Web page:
As the system becomes less used, known as ‘increased idle duration’, then the system has access to sets of states that allow the parts of the APU to enter deeper idle states. This means that the system can only enter a low frequency domain if that part of the core has been sufficiently idle, or user interaction has willed it.

This is all part of the ACPI 6.3 standard, and AMD states that this combined with the reduced SoC power gives both better battery life and better immediate performance for the user. To show this in action, AMD pinpointed a common activity that most users might be familiar with: opening applications.

In this case, AMD took the start of the PCMark 10 Application Loading benchmark. In this benchmark a number of applications are loaded, and the requirements are often more IO driven than CPU driven. A good CPU with a fast reaction time will keep its power and frequency low while the IO requests are being done, and speed up one or two threads when the CPU needs to get involved.

In AMD’s benchmark, where they are using frequency as a proxy for power, They show that in the initial 5 seconds of the test, the new Ryzen 4000 CPU is hovering at an idle frequency, whereas the older Ryzen 3000 CPU is fluttering around, even peaking near 4.0 GHz when it doesn’t need to. This allows parts of the new CPU to be powered down for longer periods of time, even when the system is actually in use.

When I asked AMD’s executives where they stand on battery life, one of them hinted that the difference between themselves and the competition (in similar designs) should be on the order of minutes rather than dozens of minutes. Specifically AMD sees itself better than the competition in productivity/web browsing workloads, graphics workloads, and video playback, and cited that most battery benchmarks don’t often take into account a good mix of ‘the average user’. A number of the media responded that often our benchmarks are geared towards different types of users consummate to our audience, such as gamers or content creators. Ultimately we will see what the results are when we have hardware on hand.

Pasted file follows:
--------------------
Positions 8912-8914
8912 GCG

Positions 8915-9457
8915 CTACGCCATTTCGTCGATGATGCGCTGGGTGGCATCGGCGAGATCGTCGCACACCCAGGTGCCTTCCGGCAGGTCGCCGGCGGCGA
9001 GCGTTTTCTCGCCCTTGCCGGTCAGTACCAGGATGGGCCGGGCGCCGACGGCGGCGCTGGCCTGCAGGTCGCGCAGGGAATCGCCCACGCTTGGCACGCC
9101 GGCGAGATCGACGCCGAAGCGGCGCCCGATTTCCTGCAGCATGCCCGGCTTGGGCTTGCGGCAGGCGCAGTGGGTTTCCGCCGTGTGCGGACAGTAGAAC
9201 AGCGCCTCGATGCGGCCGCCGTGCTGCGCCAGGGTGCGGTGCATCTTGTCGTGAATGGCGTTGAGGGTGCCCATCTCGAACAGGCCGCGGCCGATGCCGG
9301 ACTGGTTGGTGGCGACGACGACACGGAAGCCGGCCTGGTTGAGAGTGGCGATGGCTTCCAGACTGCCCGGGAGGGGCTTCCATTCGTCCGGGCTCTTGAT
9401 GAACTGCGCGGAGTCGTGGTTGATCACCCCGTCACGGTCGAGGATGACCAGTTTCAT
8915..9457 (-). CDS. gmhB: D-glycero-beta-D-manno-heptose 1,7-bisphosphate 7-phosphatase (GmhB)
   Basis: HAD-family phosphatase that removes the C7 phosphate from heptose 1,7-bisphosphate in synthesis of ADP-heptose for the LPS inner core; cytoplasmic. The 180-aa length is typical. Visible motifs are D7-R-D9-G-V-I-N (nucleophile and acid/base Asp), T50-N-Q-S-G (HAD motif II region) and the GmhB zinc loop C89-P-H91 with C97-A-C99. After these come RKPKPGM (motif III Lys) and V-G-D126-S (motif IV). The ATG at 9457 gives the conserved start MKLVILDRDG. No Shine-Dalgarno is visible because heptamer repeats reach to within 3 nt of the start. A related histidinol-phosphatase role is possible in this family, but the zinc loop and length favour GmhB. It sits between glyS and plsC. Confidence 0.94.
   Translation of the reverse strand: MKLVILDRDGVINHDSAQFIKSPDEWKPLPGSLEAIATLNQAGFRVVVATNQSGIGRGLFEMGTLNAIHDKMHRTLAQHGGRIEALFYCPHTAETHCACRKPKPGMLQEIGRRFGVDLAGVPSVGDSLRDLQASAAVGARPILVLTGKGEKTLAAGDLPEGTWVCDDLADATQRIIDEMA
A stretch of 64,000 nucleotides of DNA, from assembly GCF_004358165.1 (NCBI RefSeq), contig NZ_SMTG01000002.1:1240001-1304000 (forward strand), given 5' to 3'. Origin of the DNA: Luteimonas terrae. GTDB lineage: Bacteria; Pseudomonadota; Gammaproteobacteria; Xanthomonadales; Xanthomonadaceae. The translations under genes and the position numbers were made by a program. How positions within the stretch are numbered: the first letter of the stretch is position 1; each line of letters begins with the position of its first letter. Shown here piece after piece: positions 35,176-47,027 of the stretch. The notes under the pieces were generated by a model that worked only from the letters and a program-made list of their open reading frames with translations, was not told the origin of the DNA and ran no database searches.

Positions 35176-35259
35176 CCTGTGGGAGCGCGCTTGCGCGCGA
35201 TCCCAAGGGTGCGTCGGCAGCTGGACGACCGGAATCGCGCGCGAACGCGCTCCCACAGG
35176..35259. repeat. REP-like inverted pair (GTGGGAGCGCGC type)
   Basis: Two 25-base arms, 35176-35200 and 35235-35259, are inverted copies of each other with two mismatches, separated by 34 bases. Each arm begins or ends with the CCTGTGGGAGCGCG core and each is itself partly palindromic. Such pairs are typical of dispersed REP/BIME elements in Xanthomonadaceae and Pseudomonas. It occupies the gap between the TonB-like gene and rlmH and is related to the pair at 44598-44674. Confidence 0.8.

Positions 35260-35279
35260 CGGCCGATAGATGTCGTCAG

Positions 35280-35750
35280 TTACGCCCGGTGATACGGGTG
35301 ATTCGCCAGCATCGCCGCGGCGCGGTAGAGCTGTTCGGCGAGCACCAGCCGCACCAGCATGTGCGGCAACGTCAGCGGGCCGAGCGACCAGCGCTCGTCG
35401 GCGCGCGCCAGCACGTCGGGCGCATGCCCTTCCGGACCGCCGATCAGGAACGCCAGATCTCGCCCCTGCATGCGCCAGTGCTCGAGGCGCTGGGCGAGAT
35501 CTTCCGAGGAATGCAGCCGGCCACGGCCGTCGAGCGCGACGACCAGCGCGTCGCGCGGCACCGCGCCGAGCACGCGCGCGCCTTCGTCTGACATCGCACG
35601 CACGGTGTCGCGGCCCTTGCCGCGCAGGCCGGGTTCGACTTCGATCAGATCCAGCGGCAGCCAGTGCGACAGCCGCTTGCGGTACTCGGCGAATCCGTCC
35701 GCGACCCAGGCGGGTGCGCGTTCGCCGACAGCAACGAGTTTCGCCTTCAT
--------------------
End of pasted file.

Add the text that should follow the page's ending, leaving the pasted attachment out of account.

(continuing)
What’s New in CPU, GPU, and Connectivity for the Renoir APU AMD SmartShift and System Temperature Tracking (Version 2)
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  • eek2121 - Monday, March 16, 2020 - link

    This is an intriguing part. I am hoping for laptop designs with a 4800U and 5600M, but also desktop APUs. Hopefully AMD can bring some of the nee stuff forward to desktop Zen 3 as well. Reply
  • heffeque - Monday, March 16, 2020 - link

    It would be interesting to see these in fan and fanless AMD versions of Surface Pro versus fan and fanless Intel versions of Surface Pro.

    I'm especially interested in battery life, since AMD 3780U Surface Pro has horrible battery life compared to its Intel counter part.
    Reply
  • The_Assimilator - Monday, March 16, 2020 - link

    The fact that OEMs are willing to make custom designs for AMD is already a good sign that they're confident in the product. Lisa Su certainly has the right stuff. Reply
  • Khenglish - Monday, March 16, 2020 - link

    I'm pretty unimpressed by the GPU vs the Vega 11 in APU desktops. The only major advantage Renoir has is higher clocks on the GPU core and higher officially supported memory speeds. They likely got the 56% performance per core improvement by comparing to a Zen+ with Vega 11, which will be severely clocked constrained on 12nm with a bigger core, where Renoir gets an even higher clock advantage not just from the nominal clock, but also from Picasso APUs hitting their TDP limit hard in a 25W or 35W environment.

    On desktop with much higher TDPs I expect Renoir to slightly beat the 3400g at stock clocks, but lose when comparing overclocked results. Picasso easily overclocks up to 1700-1800 MHz from the measly 1240 MHz stock clock. I would guess Renoir would hit around 2000, not enough to compensate for the smaller core.